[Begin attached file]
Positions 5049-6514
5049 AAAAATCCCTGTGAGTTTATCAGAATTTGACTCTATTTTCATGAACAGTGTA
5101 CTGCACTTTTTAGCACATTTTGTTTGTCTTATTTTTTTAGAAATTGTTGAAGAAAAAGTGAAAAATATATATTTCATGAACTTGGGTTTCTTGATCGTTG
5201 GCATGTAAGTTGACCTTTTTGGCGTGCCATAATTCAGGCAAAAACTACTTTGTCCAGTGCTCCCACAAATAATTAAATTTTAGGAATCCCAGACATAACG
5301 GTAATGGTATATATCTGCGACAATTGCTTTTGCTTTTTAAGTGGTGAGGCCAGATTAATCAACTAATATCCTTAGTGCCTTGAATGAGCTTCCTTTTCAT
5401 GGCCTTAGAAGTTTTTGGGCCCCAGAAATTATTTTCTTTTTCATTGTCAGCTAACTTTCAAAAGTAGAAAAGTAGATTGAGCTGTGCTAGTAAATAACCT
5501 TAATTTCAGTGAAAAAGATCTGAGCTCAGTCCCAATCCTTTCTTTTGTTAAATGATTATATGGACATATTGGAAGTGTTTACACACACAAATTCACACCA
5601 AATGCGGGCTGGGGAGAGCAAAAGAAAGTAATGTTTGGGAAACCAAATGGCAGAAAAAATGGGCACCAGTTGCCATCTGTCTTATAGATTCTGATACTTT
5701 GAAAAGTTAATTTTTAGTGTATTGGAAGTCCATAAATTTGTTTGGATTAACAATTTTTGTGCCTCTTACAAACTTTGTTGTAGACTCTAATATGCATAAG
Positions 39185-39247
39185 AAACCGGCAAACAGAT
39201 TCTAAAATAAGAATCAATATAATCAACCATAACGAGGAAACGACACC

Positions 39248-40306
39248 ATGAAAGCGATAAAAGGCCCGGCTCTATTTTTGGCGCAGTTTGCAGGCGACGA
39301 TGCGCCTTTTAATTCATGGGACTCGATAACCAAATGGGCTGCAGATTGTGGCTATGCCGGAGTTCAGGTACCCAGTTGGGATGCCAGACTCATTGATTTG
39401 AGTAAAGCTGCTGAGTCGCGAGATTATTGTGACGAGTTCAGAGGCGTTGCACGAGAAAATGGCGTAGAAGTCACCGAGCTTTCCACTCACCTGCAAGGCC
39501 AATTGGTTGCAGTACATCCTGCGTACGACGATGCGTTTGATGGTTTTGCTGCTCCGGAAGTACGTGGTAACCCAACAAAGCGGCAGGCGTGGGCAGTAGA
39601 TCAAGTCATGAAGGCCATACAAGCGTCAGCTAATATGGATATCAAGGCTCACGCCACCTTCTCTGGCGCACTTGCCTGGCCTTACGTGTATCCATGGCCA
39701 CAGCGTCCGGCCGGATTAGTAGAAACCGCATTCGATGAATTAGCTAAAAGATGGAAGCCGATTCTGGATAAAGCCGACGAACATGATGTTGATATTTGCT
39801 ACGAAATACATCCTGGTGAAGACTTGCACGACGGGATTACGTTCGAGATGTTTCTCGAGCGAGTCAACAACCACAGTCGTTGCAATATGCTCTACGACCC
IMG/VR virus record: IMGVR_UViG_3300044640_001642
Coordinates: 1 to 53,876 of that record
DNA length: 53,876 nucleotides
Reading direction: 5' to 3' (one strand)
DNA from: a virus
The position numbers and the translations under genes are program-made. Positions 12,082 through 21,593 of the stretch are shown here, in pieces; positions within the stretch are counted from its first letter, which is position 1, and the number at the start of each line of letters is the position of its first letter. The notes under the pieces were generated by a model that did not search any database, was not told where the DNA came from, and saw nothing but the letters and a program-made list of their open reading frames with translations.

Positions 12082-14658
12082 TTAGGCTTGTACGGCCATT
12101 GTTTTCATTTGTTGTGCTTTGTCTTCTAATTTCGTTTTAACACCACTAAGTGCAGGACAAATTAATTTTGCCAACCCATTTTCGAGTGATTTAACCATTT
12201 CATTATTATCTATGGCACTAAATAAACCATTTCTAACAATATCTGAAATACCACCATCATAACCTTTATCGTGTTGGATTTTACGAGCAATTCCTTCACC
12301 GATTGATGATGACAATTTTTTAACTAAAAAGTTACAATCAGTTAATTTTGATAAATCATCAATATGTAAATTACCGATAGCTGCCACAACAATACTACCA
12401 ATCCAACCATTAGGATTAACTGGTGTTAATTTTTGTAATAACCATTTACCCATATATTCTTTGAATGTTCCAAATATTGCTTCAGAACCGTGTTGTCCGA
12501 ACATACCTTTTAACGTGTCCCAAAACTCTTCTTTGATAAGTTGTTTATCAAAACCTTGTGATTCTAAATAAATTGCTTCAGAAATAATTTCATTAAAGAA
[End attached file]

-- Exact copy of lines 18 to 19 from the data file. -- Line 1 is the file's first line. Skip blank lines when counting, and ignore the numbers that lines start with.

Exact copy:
39601 TCAAGTCATGAAGGCCATACAAGCGTCAGCTAATATGGATATCAAGGCTCACGCCACCTTCTCTGGCGCACTTGCCTGGCCTTACGTGTATCCATGGCCA
39701 CAGCGTCCGGCCGGATTAGTAGAAACCGCATTCGATGAATTAGCTAAAAGATGGAAGCCGATTCTGGATAAAGCCGACGAACATGATGTTGATATTTGCT